In the United Kingdom, authorities promised a more intrusive style of bank supervision. For the first time, the Financial Services Authority will have some say in the compensation of bank executives and may curtail some of the riskiest lending practices at banks.
Does it make sense to get private equity involved in buying out failed banks? The FDIC is proposing rules that won’t make it easy for private equity players to bid on failed banks, and for good reason. The culture of private equity involves pie in the sky, secret owners, huge debts, and a high failure rate, and none of that will fly in the banking business. Private investors wouldn’t mind buying up a portfolio of failed banks and having four out of five fail again within a couple of years, but if they took that approach, they would be abusing the deposit insurance system. The FDIC’s rules are meant to warn private equity investors that they have to play by the rules of the banking business, and of course, most private equity money won’t go along with that.
Other banking regulators have said that the FDIC’s proposed rules on private equity are too restrictive, and they may have a point. Nevertheless, it is hard to bridge the gap between the “try anything” attitude of Wall Street and the insistence on integrity and stability that makes the banking system tick. It simply isn’t possible for the FDIC to adopt the kind of rules that Wall Street’s billionaire-investor class will be happy with. Besides, it would be a systemic risk if the bank failure process created a loophole by which unqualified people could become owners and managers of banks. As much as the FDIC needs private investors in the bank failure process, all that goes for naught if the same bank fails again.
On Wall Street, the root causes of the financial meltdown are still going on. According to reports, Morgan Stanley is about to unveil a new scheme to issue investment-grade bonds based on junk CDOs. This kind of scam, in which derivatives are promoted as being safer than their underlying assets, should have been stopped last year when it caused the financial system to seize up, but no such statutory reforms have even been considered so far. Worse, the main reason Wall Street is so intent on creating these supposedly investment-grade derivatives is to sell them to banks. These phantom securities allow banks to pad their balance sheets, making the banks look like they are more solvent than they are until just a short time before they collapse. The fact that Wall Street is still adding fuel to the fire suggests that we may have years to go before the financial sector begins to rebuild.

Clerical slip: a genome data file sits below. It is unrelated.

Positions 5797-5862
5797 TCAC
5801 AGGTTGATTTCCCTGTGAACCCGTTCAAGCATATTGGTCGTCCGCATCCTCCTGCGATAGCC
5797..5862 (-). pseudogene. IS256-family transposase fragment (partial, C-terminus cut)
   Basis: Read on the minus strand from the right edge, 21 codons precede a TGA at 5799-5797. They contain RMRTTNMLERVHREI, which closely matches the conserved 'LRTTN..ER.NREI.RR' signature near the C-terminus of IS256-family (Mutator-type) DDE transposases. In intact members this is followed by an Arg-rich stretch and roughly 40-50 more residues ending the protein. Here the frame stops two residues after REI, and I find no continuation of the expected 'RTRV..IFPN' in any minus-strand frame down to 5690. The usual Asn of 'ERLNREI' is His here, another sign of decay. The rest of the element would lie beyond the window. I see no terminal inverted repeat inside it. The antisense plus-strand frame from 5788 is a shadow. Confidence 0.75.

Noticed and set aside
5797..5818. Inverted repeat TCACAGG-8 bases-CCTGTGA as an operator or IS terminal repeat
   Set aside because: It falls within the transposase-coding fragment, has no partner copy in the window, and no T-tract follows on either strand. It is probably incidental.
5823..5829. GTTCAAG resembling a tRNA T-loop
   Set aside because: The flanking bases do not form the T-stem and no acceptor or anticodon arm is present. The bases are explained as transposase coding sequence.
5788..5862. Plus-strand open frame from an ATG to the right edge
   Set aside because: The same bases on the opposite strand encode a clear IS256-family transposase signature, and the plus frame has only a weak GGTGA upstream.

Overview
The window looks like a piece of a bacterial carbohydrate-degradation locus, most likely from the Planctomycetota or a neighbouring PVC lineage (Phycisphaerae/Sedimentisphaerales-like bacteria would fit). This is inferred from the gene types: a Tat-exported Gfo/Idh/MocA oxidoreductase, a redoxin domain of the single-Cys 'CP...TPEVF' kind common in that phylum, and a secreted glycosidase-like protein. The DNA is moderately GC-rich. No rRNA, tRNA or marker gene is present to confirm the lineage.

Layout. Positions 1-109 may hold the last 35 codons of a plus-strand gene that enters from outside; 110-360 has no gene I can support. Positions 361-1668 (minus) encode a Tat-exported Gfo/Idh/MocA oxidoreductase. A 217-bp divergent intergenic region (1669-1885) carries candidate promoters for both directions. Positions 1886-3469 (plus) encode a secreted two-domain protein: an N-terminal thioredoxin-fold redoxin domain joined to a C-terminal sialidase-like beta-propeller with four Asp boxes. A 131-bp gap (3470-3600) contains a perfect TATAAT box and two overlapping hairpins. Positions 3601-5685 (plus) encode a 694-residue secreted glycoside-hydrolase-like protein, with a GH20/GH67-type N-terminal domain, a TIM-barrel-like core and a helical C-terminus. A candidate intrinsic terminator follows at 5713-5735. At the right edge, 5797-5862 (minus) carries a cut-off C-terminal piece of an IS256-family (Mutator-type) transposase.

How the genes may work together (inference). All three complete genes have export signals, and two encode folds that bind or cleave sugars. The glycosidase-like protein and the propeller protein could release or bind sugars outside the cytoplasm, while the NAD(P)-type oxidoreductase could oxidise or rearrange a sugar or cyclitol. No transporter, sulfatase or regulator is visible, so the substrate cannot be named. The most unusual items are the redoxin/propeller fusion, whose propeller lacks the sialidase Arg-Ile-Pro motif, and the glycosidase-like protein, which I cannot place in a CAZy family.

On Monday the NCUA liquidated a very small credit union in California. Watts United Credit Union, in Los Angeles, was put into liquidation by California after it became insolvent. According to the NCUA, the credit union at the end had less than $1 million in deposits. The NCUA is sending checks to the credit union’s depositors.
Tonight bank failure hit Wyoming for the first time in 18 years. The bank that was closed is Bank of Wyoming. The bank was not as big as the name makes it sound. Based in Thermopolis, a relatively isolated town of 3,000 in the mountains of central Wyoming, it had one office and $67 million in deposits, which will be taken over by Central Bank & Trust, also based in the central part of the state. Central Bank & Trust is also buying most of the assets of the failed bank. The FDIC estimates its costs at $27 million.